Our union has wrapped up our organizing efforts for May, and we are happy to report that 2,864 federal and D.C. government employees joined AFGE!
AFGE’s NOW organizing effort is turning things around. After two years of loss after loss, membership is finally starting to turn the corner back to growth. While our goal is to break even by July, we saw a loss of only 0.09% in May and are on track to show growth as early as June. Congratulations to all on this new milestone!
Here’s the breakdown of new members by district:
Dist. 2 – 180
Dist. 3 – 167
Dist. 4 – 284
Dist. 5 – 491
Dist. 6 – 139
Dist. 7 – 199
Dist. 8 – 94
Dist. 9 – 270
Dist. 10 – 461
Dist. 11 – 112
Dist. 12 – 383
Dist. 14 – 84
‘NOW materials are useful’
One of the locals that saw membership gains in May is Local 1966 representing employees at the Veterans Affairs medical center, North East Consolidated Patient Account Center, and Fort Indiantown Gap National Cemetery in Lebanon, Penn.
Last month, 25 VA employees joined the local, which currently has 1,171 members out of a bargaining unit of 1,350.
To put things in perspective, the local averaged around 5-6 new members a month during the Trump administration, which left 50,000 vacancies unfilled in addition to being hostile to unions.
“It was tough. They pretty much shut us down. We didn’t have a voice for a long time,” Local President Charles Wright explained.
With the new administration, the local finds it easier to organize mainly because the VA is hiring again. They have bigger New Employee Orientations where Wright introduces AFGE to the new hires.
The local organized around telework, collective bargaining, and employee rights. Wright said he has been using AFGE’s NOW organizing tools to help organize new members.
“I think it’s very useful. It helps us to get out key information – things that happen at AFGE as a whole – to our members in real-time events,” he said. “I love it.”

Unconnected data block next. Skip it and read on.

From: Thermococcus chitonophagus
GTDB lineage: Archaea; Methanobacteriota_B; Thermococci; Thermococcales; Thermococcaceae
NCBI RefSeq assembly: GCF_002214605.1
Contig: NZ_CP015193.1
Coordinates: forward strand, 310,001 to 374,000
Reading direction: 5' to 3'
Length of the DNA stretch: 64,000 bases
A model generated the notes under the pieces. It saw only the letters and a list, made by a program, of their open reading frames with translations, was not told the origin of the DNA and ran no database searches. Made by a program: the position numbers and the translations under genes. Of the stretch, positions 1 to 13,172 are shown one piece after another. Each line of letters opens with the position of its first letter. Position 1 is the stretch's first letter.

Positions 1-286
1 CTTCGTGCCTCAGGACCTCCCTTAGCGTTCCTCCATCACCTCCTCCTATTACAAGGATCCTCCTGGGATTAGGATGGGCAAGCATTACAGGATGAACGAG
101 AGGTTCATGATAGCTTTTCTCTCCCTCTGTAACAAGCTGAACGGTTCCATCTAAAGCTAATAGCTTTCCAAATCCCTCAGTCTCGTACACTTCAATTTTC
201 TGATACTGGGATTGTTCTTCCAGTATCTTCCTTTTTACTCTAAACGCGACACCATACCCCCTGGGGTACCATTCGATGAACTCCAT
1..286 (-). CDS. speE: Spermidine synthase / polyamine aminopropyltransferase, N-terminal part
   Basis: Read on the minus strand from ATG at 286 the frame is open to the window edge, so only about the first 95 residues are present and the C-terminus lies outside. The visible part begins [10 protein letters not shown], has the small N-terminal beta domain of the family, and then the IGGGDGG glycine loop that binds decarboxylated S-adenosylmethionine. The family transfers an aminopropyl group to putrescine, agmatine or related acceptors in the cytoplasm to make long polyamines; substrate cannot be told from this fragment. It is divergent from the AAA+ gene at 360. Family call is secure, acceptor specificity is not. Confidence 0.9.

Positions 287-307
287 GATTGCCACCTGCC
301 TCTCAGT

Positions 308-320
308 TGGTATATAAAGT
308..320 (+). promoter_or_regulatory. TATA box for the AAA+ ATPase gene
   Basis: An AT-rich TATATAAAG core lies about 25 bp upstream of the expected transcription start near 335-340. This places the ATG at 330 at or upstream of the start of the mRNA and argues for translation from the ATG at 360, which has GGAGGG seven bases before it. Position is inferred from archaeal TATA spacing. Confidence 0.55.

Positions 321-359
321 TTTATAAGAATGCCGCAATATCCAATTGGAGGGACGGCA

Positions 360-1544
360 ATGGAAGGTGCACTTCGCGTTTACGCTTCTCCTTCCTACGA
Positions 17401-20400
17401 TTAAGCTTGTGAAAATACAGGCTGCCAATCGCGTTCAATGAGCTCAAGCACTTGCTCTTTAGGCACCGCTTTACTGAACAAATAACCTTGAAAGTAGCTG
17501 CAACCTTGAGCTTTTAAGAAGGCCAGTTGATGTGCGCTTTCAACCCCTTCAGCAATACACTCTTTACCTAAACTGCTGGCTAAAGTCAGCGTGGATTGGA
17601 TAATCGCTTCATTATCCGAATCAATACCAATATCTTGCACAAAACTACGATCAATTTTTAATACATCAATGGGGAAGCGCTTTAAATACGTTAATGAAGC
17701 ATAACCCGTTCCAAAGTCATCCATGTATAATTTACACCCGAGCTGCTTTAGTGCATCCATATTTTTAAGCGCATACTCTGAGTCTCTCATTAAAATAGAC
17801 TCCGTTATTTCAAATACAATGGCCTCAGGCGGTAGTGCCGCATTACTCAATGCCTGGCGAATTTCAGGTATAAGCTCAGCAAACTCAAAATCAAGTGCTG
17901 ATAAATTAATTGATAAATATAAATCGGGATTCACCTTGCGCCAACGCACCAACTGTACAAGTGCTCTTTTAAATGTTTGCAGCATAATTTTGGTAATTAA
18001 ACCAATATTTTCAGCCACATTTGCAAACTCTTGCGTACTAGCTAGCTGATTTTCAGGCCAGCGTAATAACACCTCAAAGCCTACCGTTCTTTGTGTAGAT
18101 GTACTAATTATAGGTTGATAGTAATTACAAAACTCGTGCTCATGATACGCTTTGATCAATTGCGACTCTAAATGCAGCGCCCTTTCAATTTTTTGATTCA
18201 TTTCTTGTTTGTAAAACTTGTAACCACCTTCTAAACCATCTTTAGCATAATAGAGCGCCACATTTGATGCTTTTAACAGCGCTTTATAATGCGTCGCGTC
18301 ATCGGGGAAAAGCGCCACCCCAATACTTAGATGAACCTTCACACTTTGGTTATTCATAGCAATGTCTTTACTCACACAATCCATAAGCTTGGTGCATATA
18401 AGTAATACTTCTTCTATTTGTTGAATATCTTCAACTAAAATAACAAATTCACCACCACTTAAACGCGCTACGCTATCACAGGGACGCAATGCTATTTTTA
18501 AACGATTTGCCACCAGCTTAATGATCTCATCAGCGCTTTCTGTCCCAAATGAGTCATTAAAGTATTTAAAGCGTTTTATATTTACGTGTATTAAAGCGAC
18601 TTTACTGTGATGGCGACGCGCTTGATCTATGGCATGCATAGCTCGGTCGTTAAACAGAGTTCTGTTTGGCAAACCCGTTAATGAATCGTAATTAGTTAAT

At these organizing events, he tries to educate members about their rights. The goal is to give them the power to negotiate for more favorable working conditions and other benefits.
“Collective bargaining is the heart and soul of the labor union,” he added.
‘We explain to them what our power is’
For Local 2145 representing VA employees at seven facilities in Richmond and nearby cities in Virginia, the key to organizing members is explaining to potential members the power and benefits of being a union member.
In May, 66 new employees joined the local, ready to be a part of the union that has shown them results.
“We explain to them what our power is, how we can represent people. Then we go to the benefits,” said Local 2145 President Gloria Dunham-Anderson.
By that she means, for example, the local’s recent victory in getting two employees’ paid emergency leave reimbursed after the employees who worked the mid-night shift were denied the use of this new COVID-related leave category.
New members were also happy with members-only benefits like goods and services discounts and Union Plus Scholarships.
The local organizes mainly through new employee orientations and lunch and learns. These days, because of COVID, they have to bring food to various departments and talk about the union there instead of having people gather in one place like before.
The local currently has about 2,600 members out of the bargaining unit of 3,200. They hold all kinds of events, including Zumba and yoga classes, throughout the year to show members they appreciate their support.
The local’s goal this year is to get to 3,000 members and to organize physicians. They have about 20 physician members and want to get to 33% so that these doctors could be covered by the collective bargaining contract.
“It’s easier to organize now because the [Trump] EOs have been rescinded. Employees know we are in the fight with them,” Dunham-Anderson explained.